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    Eni Shuns Pipeline Spending, Tackles Gas Suppliers

Summary

Western Europe’s biggest gas importer has no intention of investing in Gazprom's latest pipeline ventures. Its priority is to get cheaper gas.

by: Mark Smedley

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Featured Articles, Security of Supply, Energy Union, Import/Export, Balkans/SEE Focus, Market News, Infrastructure, Pipelines, Blue Stream, Nord Stream Pipeline, Nord Stream 2, South Stream Pipeline, News By Country, Algeria, Italy, Netherlands, Russia, Turkey

Eni Shuns Pipeline Spending, Tackles Gas Suppliers

Italy's leading upstream player Eni, which is also Western Europe's largest gas import company and sold more than 90bn m3/y, has no intention of investing in gas pipelines that neither carry its own gas nor gas that it will market in Italy. It also provided an update on the status of its long-term gas contract renegotiations.

Eni is “not interested in investing” in Nord Stream 2 as the project was intended to supply gas in the north of Europe and was “too far from Italy,” Eni CEO Claudio Descalzi told a press conference in London following the company’s annual strategy presentation to analysts on March 18.

“Strategically, we invest in transportation systems only [if] they transport our equity production -- [whether for] oil or gas. We are not a transportation company. We are not going to invest any more in pipes that transport gas that is not ours.”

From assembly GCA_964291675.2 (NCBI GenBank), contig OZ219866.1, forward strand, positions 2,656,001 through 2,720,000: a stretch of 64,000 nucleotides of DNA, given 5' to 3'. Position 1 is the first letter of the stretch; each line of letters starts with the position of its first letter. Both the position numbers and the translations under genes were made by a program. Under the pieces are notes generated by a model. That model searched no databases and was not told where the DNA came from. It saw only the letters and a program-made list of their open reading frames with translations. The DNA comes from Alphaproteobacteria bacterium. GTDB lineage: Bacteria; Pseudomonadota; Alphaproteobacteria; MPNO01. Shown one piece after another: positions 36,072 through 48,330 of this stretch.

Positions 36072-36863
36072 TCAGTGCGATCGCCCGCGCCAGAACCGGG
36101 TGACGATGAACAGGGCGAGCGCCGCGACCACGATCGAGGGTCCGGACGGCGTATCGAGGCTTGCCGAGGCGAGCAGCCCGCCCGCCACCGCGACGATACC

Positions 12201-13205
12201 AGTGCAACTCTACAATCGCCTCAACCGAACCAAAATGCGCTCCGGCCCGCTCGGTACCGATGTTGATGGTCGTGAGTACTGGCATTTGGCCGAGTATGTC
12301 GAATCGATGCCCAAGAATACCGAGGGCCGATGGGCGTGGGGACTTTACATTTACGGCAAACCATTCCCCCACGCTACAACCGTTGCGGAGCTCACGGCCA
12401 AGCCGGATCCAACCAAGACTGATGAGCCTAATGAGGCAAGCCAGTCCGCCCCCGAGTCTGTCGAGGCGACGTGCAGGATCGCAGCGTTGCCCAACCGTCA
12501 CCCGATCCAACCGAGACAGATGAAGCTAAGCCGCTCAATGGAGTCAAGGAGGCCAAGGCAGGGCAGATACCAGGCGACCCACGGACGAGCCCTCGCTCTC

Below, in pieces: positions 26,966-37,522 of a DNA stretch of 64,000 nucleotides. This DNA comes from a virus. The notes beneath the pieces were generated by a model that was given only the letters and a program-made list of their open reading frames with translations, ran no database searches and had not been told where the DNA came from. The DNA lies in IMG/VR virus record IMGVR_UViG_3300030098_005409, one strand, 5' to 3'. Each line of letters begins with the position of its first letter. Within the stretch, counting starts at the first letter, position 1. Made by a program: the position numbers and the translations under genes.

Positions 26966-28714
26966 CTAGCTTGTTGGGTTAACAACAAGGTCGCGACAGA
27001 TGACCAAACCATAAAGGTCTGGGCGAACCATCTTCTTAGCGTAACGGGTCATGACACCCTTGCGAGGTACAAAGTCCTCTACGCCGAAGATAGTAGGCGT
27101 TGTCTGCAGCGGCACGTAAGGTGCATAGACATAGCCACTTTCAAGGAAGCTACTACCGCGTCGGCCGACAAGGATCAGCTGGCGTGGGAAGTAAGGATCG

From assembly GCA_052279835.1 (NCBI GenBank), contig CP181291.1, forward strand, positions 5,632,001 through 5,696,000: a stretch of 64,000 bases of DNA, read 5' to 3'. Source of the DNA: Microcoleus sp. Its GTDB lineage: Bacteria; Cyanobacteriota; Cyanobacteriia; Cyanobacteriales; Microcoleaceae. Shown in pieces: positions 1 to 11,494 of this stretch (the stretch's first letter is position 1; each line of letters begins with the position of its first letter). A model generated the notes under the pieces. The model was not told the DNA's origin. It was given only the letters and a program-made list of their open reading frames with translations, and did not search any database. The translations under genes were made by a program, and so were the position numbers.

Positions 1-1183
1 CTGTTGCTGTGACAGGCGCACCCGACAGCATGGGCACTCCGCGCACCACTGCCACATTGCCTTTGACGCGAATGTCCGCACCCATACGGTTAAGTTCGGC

Descalzi also insisted that Eni is “not involved and not interested” in plans for a South Stream gas pipeline – another Russian pipeline system that would involve a subsea section under the Black Sea. Last month Gazprom, Italy’s Edison (part of the French EDF group) and Greek firm Depa signed an agreement to continue working on that project.

In the past the Italian group was happier to invest in such pipelines. Eni and Gazprom are 50-50 partners in Blue Stream’s subsea 16bn m3/y pipe under the Black Sea, which started flows in 2003 and even today carries most Russian gas currently imported by Turkey.

Descalzi also declared that Eni’s midstream Gas & Power division intends to renegotiate all its long-term gas purchase contracts within 1H 2016 to “fully align” them to market conditions.

Umberto Vergine, Eni’s midstream gas and power chief, gave journalists at the briefing an indication of how that was progressing with one major supplier, Dutch marketer GasTerra.

“Eni has three contracts with GasTerra. For the first, we agreed to renegotiations in 2012; this is the contract for which we are awaiting the outcome of the arbitration process, as we were not able to reach an agreement,” said Vergine: “We have closed an agreement on the second contract a few months ago, and we are progressing negotiations for another commercial agreement on the third [contract]. All this involves price and volume revision.”